QUESTION: I run a small business in my town and keep financial books and records on spreadsheets. I have provided these spreadsheets to my accountant each quarter for him to submit my VAT returns. I read that I will need to keep digital records for my business and submit them quarterly to HMRC. Is it correct?
ANSWER: Making Tax Digital (MTD) for VAT was first introduced in April 2019 and required many businesses to keep digital records and use accounting software to complete their VAT returns.
Currently, most VAT registered businesses with turnover over Â£ 85,000 comply with BAT legislation and this is expected to be extended to all other VAT registered businesses from April 2022.
MTD for income tax was supposed to be introduced from April 2023, but the government announced last month that this has now been delayed by 12 months until April 2024 for independent businesses and owners, with an additional 12 month period for partnerships until April 2025. MTD for income tax will apply to companies with annual income above Â£ 10,000.
MTD for income tax is similar to MTD for VAT in that companies will need to keep digital records and use accounting software to send information to HMRC on a quarterly basis, the main difference being that MTD for income tax will send details of income and expense. every quarter, and not just by submitting the figures for the VAT return as is the case in MDT for VAT.
âWe recognize that as we emerge from the pandemic, it is essential that everyone have enough time to prepare for the change, which is why we are giving people an extra year to do so. We remain firmly committed to this change. to make taxes digital and to build a tax system suitable for the 21st century, âsaid new financial secretary Lucy Frazer.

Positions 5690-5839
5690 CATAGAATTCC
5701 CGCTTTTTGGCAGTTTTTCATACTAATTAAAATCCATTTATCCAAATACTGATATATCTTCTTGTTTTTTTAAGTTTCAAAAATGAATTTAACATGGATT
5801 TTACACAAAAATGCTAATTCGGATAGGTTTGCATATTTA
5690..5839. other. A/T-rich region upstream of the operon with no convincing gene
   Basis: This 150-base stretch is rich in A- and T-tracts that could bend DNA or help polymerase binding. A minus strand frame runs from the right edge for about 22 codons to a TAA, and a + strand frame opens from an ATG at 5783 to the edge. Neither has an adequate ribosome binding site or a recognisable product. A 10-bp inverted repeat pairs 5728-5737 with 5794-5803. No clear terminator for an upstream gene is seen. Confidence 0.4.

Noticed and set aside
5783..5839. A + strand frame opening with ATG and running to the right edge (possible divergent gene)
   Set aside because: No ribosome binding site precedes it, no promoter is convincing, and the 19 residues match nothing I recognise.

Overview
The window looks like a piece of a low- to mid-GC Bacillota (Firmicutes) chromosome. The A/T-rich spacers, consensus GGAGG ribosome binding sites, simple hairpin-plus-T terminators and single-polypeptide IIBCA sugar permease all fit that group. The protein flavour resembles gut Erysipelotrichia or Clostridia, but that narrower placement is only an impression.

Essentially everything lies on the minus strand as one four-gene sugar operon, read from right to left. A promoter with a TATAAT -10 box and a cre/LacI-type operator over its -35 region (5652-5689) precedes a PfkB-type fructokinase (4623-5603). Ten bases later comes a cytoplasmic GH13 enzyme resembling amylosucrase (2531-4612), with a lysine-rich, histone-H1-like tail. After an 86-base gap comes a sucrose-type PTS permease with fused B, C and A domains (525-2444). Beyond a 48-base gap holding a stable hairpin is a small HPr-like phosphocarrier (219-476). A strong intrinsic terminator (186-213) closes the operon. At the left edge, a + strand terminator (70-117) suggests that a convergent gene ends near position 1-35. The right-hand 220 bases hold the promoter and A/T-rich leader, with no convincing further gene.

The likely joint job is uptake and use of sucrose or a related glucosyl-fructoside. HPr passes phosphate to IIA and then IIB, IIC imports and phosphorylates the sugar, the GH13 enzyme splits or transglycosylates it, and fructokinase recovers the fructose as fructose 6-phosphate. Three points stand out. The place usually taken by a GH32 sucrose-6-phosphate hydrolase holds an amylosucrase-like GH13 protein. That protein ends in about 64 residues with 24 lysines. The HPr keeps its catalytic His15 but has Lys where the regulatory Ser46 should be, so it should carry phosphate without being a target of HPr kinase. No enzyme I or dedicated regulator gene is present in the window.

The announced postponement is the latest in a series of delays and postponements in the MTD program, which was proposed by Chancellor George Osborne in late 2015.
The start date for MTD for small businesses was originally scheduled for April 2018, and then the focus shifted to MTD for VAT. The MTD income tax program was to be delayed until lessons were learned from the deployment of VAT.
Turnover for entry into the MTD income tax scheme remains at just Â£ 10,000 a year, much to the disappointment of many who were pushing for a much higher entry threshold.
Since the turnover threshold must take into account the taxpayer’s income from all of their sole proprietorships, as well as their rental income, the HMRC must gather several figures from the taxpayer’s self-assessed tax returns. It is only when the total tax returns reach the threshold of Â£ 10,000 that the HMRC will issue a notice of filing under the MTD regulations.
If MTD Income Tax were mandatory from April 2023, the turnover test should apply to the figures declared in the 2021/22 tax return, submitted before January 31, 2023, and possibly to the declared turnover. in the 2021/22 declaration. These two years were affected by the pandemic which reduced the turnover and rental income of many businesses and owners.
Subsidies from local authorities to companies subject to the professional tariff would also increase turnover during these periods. SEISS grants should not have been included in turnover, but some taxpayers reported them as such, forcing HMRC to make numerous corrections in taxpayer self-assessments for 2020/21, and maybe also for 2021/22.
Since MTD income tax will now begin in April 2024, the base year for testing the MTD revenue threshold will be tax year 2022/23. The revenue figures for this year are not expected to be skewed by Covid-related subsidies and will hopefully reflect normal trade beyond the pandemic for most businesses.
This recent delay is a very welcome announcement for companies to give them more time to prepare for the last MTD installment.
:: Malachy McLernon (m. [email protected]) is administrator of PKF-FPM (www.pkffpm.com). The advice in this column is specific to the facts surrounding the question being asked. Neither the Irish News nor the contributors accept any responsibility for any direct or indirect loss resulting from reliance on responses.